This is the tonic neck reflex, but the head should turn toward the opposite arm, not the arm
that is lifted.
7) The nurse is working with a family that has just delivered their third child, at 33 weeks’
gestation. The mother tells the nurse, “This baby doesn’t turn his head and suck like the older
two children did. Why?” The best response by the nurse is:
1. “Every baby is different. This is just one variation of normal that we see on a regular
basis.”
2. “This baby might not have a rooting or sucking reflex because she is premature.”
3. “When she is wide awake and alert, she will probably root and suck even if she is early.”
4. “She may be too tired from the birthing process and need a couple days to recover.”
Answer: 2
Rationale 1:
Although each baby is unique and different from her siblings, this answer does not indicate
that prematurity is the cause of the lack of root and suck reflexes.
Rationale 2:
Preterm babies often have a poor or absent root and suck reflex. They also might not have a
swallow reflex and might require tube feedings temporarily.
Rationale 3:

This statement is true of term infants, but this infant is preterm, and the prematurity is the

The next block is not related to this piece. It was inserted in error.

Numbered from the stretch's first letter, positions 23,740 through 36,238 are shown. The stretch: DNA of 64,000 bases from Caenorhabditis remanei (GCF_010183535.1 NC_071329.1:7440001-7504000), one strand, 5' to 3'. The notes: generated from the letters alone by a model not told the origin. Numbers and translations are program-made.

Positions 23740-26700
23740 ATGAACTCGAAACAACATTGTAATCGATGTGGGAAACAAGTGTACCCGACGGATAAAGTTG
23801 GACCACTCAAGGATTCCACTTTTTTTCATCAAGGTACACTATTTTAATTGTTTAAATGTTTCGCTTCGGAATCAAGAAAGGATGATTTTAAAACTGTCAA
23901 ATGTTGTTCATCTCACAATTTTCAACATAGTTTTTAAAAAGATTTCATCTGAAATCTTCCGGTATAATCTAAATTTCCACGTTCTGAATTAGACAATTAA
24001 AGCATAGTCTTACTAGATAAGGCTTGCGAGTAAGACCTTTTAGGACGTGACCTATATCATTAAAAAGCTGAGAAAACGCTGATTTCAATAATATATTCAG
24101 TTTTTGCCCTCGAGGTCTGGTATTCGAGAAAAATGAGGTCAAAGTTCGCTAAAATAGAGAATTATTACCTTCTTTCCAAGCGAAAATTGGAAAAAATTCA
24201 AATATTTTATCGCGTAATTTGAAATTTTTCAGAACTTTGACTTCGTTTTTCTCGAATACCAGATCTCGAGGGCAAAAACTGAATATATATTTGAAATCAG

cause of the lack of rooting and sucking.
Rationale 4:
Although birth is stressful to newborns, and some require a day or two of recovery to become
fully alert, this infant is preterm, and the prematurity is the cause of the lack of rooting and
sucking.
8) The nurse is planning an educational session for maternal–child health unit nurses to crosstrain them for providing home-based care after discharge. Which statements indicate that
additional teaching is required? “The behavioral assessment:
1. “Should be done as soon after birth as possible.”
2. “Can be performed without input from parents.”
3. “May be incomplete in a one-hour home visit.”
4. “Includes orientation and motor activity.”
5. “May detect neurological anomalies.”
Answer: 1,2
Rationale 1:
The behavioral exam is not accurate until about the third day of life. Newborns have
disorganized behavior in the first days after birth.
Rationale 2:
Parental input is required to fully understand the infant’s behaviors that are not observed by
the healthcare team.
Rationale 3:
A full behavioral assessment requires seeing the infant in several sleep/alert stages, which is
not likely to take place in a one-hour home visit.
Rationale 4:
Orientation to visual and auditory clues and motor activity are portions of the behavioral
assessment.
Rationale 5:
The behavioral assessment findings may provide indicators of neurological anomalies.
9) The student nurse attempts to take the vital sign of the newborn, but the newborn is crying.
What nursing action would be appropriate?
1. Place a gloved finger in the newborn’s mouth.
2. Take the vital signs.
3. Wait until the newborn stops crying.

4. Place a hot water bottle in the isolette.
Answer: 1
Rationale 1:
To soothe a newborn during assessment or other procedures, place a gloved finger into the
newborn’s mouth.